Katie Evans, Head of Research and Policy, Money and Mental Health
The FCA has given government the green light to stop debt threat letters
*TRIGGER WARNING* This blog contains information about suicide that some may find distressing
27 March 2019
Late last year Money and Mental Health launched the Stop the Debt Threats campaign, which is aiming to bring an end to intimidating creditors letters to people in problem debt. This followed our research into the links between problem debt and suicide, which suggested that letters from creditors can leave people feeling trapped and hopeless in a way that can put lives at risk. While suicide is always complex, with a range of factors leading a person to feel they can no longer continue living, debt letters cause enormous stress are often part of the problem – and a part that we should be able to solve.
No creditor, after all, should want to send letters that terrify their customers, even if they have fallen behind on payments. If a person is too scared to respond quickly to a letter indicating there’s a problem, their financial situation is likely to get worse, reducing the chances the firm will get paid. It’s not in anyone’s interest to send letters that don’t do their job of encouraging and supporting a customer to find a way forwards – for example, through agreeing a repayment plan or seeking free debt advice.
The source of the problem
When we dug deeper into the letters people in problem debt are receiving, we realised that part of the problem was actually with the law. An important piece of legislation, the Consumer Credit Act 1974, sets out certain rules about when firms must contact customers in problem debt. Detailed regulations then set out, in lots of detail, exactly what firms must include in their letters.
Unfortunately, many of these rules were written decades ago. They focus, rightly, on making sure customers in problem debt have all the information they need about their rights and the consequences if they don’t pay their debts. But the wording used isn’t necessarily that which you would expect today – the tone is more formal, and in certain places firms are encouraged to put text in block capitals – which, in the age of the internet, we often read as shouting.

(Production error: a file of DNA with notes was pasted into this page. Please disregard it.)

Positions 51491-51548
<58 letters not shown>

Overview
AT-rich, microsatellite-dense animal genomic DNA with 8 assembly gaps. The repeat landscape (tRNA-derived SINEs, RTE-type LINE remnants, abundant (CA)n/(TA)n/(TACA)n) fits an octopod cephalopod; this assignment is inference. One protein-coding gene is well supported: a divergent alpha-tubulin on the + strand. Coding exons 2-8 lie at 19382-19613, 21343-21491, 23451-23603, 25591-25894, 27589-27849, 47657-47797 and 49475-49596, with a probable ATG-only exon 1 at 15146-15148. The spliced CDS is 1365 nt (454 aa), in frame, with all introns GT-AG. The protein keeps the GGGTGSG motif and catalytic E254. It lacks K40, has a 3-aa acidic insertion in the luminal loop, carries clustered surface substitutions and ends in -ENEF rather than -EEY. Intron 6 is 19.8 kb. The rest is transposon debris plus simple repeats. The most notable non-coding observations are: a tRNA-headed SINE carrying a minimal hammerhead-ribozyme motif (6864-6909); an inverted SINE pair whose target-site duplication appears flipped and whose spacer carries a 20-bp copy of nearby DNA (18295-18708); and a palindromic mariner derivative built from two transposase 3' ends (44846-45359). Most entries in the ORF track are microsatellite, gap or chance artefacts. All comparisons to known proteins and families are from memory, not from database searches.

Most importantly, the law doesn’t require firms to signpost customers to the brilliant free debt advice services available today, because many of them didn’t exist when the rules were written. For example, customers are advised to contact a solicitor, which risks immediately making a customer fearful that there is no way out apart from seeking costly legal advice.
In other words, the rules force creditors to put big chunks of intimidating, out-of-date text in letters, which is is often preceded by threats of court action at the top of letters. Our research warns that receiving these kinds of long, incomprehensible letters – especially from multiple lenders simultaneously – is leaving many people in distress.
Unfortunately, because these rules are written into law, it isn’t easy to change them. And making the whole picture more difficult is the fact that the Consumer Credit Act also provides people with very strong protections if firms don’t provide the information that they are meant to – which is a good thing. Our challenge, then, is to work out how to keep the good stuff (very strong consumer protection and strict penalties for firms who misbehave) while changing the bits that work less well (intimidating, outdated wording).
Happily, we launched our campaign in the middle of a review of the Consumer Credit Act by the the Financial Conduct Authority (FCA), the UK’s main financial regulator. It was charged with looking over the legislation and reporting to the government on what should be kept, and whether any provisions could be moved into FCA rules. It published its final report earlier this week, and the government now have to consider their findings and make a decision on how to proceed.
The FCA report confirmed our view, that it would be possible to move the detailed regulations around the content of debt letters into its rule book for firms. To ensure consumers keep the same rights and firms face the same penalties if they break the rules, however, the Consumer Credit Act would need to be amended. While this might not be easy, it shouldn’t be impossible.
Importantly, the FCA’s review also stated that moving the regulations about the content of collections letters into FCA rules would offer an opportunity to review and update them. In particular, that could help help ensure people in problem debt still get all the information they need, but that they’re better directed to the most appropriate bits – especially free debt advice.
It would also avoid a similar situation in future where the way we communicate changes, but the law doesn’t. The FCA is well placed to design and test new wording to ensure it’s as effective as possible in helping people resolve debt problems, without causing undue psychological distress.
The government should be reviewing the FCA’s report and responding in due course. We’ll be keeping the pressure on them to make these changes to prevent letters causing unnecessary distress, and to save lives. If you’d like to help us, you can sign the petition here.